He also instructed jurors to consider the impact Turnbaugh's drug use and mental illness had "on the words he muttered that night" in May 2002 to friends at a party.
" 'I shot Declan. I feel responsible for Declan's death. We're all responsible for Declan's death,'" Hughes said Turnbaugh told friends at that May party.
Turnbaugh's childhood friend, Zach Nicholson, on the stand Monday repeated a similar confession.
Nicholson, of Waitsfield but now at school in Johnson, said he was doing hallucinogenic mushrooms with Turnbaugh and a handful of other young men on the night Turnbaugh left and then returned to an outdoor, campfire party to tell his friends " 'I feel like I shot Declan. I shot Declan,'" Nicholson said.
Responding to prosecutors' questions, Nicholson described how Turnbaugh, an outdoorsman, arrived at Nicholson's house the evening before the killing with his backpack and what appeared to be a rifle to ask his friend if he'd like to skeet shoot. Nicholson said he was sick and thought Turnbaugh was going camping instead.
The next day, Nicholson met his drug counselor at the store to drive to an appointment in Montpelier together. Nicholson testified that he didn't see Turnbaugh at the store. He also said the parking lot was crowded and he did not look around.
Later in the day, following the shooting, when he did see Turnbaugh, "He was normal. He just seemed (like) Isaac," Nicholson told Assistant Attorney General Cindy Maguire.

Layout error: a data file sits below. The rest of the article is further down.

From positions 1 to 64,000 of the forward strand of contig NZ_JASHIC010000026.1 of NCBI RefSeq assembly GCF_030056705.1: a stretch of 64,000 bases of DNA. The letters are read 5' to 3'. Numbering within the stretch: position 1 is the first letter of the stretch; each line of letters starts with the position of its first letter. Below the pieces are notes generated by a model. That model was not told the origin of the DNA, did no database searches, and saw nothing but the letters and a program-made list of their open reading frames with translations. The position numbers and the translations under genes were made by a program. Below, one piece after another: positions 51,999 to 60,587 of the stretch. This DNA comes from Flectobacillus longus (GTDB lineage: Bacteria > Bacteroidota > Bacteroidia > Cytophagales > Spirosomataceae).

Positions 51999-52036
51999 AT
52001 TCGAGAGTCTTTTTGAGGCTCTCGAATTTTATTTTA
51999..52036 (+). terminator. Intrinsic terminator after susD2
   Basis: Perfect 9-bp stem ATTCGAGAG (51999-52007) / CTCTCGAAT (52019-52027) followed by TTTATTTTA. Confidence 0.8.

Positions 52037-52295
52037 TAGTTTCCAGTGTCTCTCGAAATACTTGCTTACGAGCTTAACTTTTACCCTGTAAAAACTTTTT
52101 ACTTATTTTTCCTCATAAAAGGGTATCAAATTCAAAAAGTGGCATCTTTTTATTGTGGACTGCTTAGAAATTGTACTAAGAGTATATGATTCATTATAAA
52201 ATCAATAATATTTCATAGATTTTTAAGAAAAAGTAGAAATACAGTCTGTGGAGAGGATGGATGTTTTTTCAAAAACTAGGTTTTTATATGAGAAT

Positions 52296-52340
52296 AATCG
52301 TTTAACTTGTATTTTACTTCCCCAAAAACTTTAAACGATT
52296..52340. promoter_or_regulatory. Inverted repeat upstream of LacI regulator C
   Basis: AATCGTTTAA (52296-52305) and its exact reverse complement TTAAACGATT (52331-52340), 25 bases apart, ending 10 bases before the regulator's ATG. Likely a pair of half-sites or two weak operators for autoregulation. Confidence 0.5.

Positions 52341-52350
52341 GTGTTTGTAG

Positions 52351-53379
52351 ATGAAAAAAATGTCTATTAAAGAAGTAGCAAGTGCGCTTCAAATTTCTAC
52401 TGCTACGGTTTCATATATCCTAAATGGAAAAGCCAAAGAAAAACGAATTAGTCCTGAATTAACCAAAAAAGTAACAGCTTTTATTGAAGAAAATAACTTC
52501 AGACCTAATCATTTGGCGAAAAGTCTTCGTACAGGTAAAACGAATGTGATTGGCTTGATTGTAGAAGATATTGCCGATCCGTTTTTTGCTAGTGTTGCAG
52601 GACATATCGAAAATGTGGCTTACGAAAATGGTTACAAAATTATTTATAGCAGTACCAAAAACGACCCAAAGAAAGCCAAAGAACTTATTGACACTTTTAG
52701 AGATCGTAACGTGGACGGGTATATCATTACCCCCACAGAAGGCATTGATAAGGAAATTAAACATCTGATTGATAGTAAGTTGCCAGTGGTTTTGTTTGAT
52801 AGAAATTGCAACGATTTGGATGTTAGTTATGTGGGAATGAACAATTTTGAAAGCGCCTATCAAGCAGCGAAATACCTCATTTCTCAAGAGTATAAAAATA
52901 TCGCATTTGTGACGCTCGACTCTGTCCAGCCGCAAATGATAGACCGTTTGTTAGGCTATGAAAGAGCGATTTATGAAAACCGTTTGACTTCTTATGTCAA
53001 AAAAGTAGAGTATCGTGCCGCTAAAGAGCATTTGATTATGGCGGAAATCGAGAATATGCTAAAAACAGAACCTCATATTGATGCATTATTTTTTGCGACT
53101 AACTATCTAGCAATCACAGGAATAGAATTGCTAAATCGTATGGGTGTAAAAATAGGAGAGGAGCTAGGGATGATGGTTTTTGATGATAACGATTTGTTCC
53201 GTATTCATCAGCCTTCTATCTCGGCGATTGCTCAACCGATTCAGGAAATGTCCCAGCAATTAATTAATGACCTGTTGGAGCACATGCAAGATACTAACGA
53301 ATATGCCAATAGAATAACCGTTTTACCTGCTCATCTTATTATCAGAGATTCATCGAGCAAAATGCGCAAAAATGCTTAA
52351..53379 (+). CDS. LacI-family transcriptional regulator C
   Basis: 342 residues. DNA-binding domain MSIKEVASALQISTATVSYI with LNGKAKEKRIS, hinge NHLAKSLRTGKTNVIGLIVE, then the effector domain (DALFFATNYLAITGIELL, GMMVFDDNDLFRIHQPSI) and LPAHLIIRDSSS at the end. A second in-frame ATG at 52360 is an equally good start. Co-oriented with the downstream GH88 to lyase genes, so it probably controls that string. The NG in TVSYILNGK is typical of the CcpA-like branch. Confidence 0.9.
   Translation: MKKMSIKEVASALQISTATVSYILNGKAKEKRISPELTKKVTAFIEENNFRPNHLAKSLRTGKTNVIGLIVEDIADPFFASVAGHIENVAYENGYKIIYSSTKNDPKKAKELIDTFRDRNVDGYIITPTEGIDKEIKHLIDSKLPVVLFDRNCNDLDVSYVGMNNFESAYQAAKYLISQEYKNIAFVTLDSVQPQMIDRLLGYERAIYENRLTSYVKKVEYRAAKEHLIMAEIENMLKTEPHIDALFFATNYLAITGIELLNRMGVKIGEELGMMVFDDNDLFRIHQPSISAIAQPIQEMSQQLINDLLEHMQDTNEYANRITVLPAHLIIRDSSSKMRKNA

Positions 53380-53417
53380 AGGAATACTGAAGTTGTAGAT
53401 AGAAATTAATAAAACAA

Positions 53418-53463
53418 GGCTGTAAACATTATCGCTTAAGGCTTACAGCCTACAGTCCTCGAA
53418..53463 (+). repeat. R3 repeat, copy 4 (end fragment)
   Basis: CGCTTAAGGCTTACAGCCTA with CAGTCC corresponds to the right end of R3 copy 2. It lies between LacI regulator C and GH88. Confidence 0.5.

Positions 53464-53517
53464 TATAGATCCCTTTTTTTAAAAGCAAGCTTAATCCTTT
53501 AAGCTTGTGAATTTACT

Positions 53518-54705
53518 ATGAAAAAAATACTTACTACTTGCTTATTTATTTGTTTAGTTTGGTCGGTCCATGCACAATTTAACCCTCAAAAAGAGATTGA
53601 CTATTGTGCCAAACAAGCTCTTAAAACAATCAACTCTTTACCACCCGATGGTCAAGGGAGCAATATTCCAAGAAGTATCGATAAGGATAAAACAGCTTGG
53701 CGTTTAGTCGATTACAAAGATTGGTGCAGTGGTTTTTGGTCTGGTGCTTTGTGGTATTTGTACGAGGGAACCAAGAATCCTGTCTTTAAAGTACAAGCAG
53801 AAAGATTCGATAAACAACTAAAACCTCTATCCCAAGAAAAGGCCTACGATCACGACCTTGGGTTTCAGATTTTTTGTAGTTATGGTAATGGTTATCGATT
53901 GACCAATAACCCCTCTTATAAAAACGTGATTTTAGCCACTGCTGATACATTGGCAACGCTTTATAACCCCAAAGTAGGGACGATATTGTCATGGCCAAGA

It was at around that time that Turnbaugh, riding in a vehicle with his friends, asked them to stop near the woods about 100 yards from his house so he could retrieve the backpack and gun he had left there earlier in the day, Nicholson said.
Hughes, in his opening, had alleged Turnbaugh couldn't get into his house earlier in the day so he left the backpack in the woods for safekeeping.
Maguire held up Turnbaugh's .30-.30 rifle and asked Nicholson if he recognized it. The young man said he did and had already testified his familiarity with the weapon. He went on to say that it wasn't until May that he began to worry about Turnbaugh's mental state and began to piece together the events of April 11 and 12 as "odd," considering the April 12 shooting.
"He wasn't acting normally. Seemed to me, he'd gone crazy," said Nicholson of his friend, who had begun talking in rhyme and making little sense. "He seemed abnormal. He seemed depressed. He seemed out there."
When Turnbaugh told friends he'd killed Lyons shortly after midnight on May 22, Nicholson said he told his friend to "shut up," but later, thinking more of it, called Turnbaugh's mother Kathy at about 2:30 a.m., still high on mushrooms, to tell her what her son had said.
Kathy Turnbaugh called police, and the investigation into Turnbaugh ensued.